Here’s How P/E Ratios Can Help Us Understand SYNNEX Corporation (NYSE:SNX)

The goal of this article is to teach you how to use price to earnings ratios (P/E ratios). We’ll show how you can use SYNNEX Corporation’s (NYSE:SNX) P/E ratio to inform your assessment of the investment opportunity. Based on the last twelve months, SYNNEX’s P/E ratio is 12.05. That corresponds to an earnings yield of approximately 8.3%.

See our latest analysis for SYNNEX

How Do I Calculate A Price To Earnings Ratio?

The formula for price to earnings is:

Price to Earnings Ratio = Price per Share ÷ Earnings per Share (EPS)

Or for SYNNEX:

P/E of 12.05 = $98.88 ÷ $8.21 (Based on the trailing twelve months to February 2019.)

Is A High P/E Ratio Good?

A higher P/E ratio means that investors are paying a higher price for each $1 of company earnings. That isn’t a good or a bad thing on its own, but a high P/E means that buyers have a higher opinion of the business’s prospects, relative to stocks with a lower P/E.

How Growth Rates Impact P/E Ratios

Earnings growth rates have a big influence on P/E ratios. Earnings growth means that in the future the ‘E’ will be higher. Therefore, even if you pay a high multiple of earnings now, that multiple will become lower in the future. So while a stock may look expensive based on past earnings, it could be cheap based on future earnings.

SYNNEX increased earnings per share by an impressive 24% over the last twelve months. And its annual EPS growth rate over 5 years is 13%. So one might expect an above average P/E ratio.

How Does SYNNEX’s P/E Ratio Compare To Its Peers?

We can get an indication of market expectations by looking at the P/E ratio. We can see in the image below that the average P/E (20.9) for companies in the electronic industry is higher than SYNNEX’s P/E.

NYSE:SNX Price Estimation Relative to Market, April 4th 2019
NYSE:SNX Price Estimation Relative to Market, April 4th 2019

Its relatively low P/E ratio indicates that SYNNEX shareholders think it will struggle to do as well as other companies in its industry classification. Since the market seems unimpressed with SYNNEX, it’s quite possible it could surprise on the upside. If you consider the stock interesting, further research is recommended. For example, I often monitor director buying and selling.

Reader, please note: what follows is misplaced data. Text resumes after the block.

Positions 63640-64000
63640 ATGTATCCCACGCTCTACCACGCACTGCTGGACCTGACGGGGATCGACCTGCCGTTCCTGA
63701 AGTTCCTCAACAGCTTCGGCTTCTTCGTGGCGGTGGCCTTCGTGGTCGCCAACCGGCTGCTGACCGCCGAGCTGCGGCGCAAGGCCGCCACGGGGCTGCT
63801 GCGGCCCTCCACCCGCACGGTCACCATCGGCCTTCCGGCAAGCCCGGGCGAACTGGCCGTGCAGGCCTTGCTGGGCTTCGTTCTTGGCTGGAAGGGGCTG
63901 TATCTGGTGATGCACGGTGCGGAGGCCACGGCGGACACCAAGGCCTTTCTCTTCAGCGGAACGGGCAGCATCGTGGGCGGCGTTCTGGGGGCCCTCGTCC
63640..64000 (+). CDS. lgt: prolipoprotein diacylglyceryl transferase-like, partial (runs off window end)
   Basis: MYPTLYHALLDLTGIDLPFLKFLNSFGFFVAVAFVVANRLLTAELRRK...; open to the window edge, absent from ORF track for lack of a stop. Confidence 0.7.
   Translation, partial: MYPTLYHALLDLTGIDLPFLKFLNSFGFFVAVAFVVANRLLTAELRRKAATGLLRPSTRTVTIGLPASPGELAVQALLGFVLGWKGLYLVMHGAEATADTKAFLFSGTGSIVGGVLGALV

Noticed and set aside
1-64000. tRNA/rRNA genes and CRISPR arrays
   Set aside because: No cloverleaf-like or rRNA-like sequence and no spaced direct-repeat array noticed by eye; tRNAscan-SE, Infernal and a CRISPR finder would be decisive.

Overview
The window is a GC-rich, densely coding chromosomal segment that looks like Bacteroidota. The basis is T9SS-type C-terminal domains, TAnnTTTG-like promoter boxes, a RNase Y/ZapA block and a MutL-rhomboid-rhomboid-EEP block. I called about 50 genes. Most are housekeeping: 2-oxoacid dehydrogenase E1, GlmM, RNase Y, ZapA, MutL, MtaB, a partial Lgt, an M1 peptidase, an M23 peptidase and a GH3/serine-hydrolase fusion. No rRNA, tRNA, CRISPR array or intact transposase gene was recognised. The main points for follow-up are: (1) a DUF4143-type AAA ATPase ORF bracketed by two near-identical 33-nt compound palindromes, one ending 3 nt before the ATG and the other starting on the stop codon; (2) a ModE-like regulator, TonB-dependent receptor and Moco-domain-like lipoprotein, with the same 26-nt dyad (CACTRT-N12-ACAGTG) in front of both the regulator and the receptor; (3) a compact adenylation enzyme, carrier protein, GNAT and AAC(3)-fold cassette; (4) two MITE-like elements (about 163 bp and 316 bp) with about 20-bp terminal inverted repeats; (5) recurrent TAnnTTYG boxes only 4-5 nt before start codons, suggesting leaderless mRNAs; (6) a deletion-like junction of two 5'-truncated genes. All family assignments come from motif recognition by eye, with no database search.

A Limitation: P/E Ratios Ignore Debt and Cash In The Bank

Don’t forget that the P/E ratio considers market capitalization. In other words, it does not consider any debt or cash that the company may have on the balance sheet. In theory, a company can lower its future P/E ratio by using cash or debt to invest in growth.

Such expenditure might be good or bad, in the long term, but the point here is that the balance sheet is not reflected by this ratio.

SYNNEX’s Balance Sheet

Net debt totals 65% of SYNNEX’s market cap. If you want to compare its P/E ratio to other companies, you should absolutely keep in mind it has significant borrowings.

The Bottom Line On SYNNEX’s P/E Ratio

SYNNEX trades on a P/E ratio of 12, which is below the US market average of 17.7. The company may have significant debt, but EPS growth was good last year. If the company can continue to grow earnings, then the current P/E may be unjustifiably low.

Investors have an opportunity when market expectations about a stock are wrong. If it is underestimating a company, investors can make money by buying and holding the shares until the market corrects itself. So this free visualization of the analyst consensus on future earnings could help you make the right decision about whether to buy, sell, or hold.

Of course, you might find a fantastic investment by looking at a few good candidates. So take a peek at this free list of companies with modest (or no) debt, trading on a P/E below 20.

We aim to bring you long-term focused research analysis driven by fundamental data. Note that our analysis may not factor in the latest price-sensitive company announcements or qualitative material.

If you spot an error that warrants correction, please contact the editor at editorial-team@simplywallst.com. This article by Simply Wall St is general in nature. It does not constitute a recommendation to buy or sell any stock, and does not take account of your objectives, or your financial situation. Simply Wall St has no position in the stocks mentioned. Thank you for reading.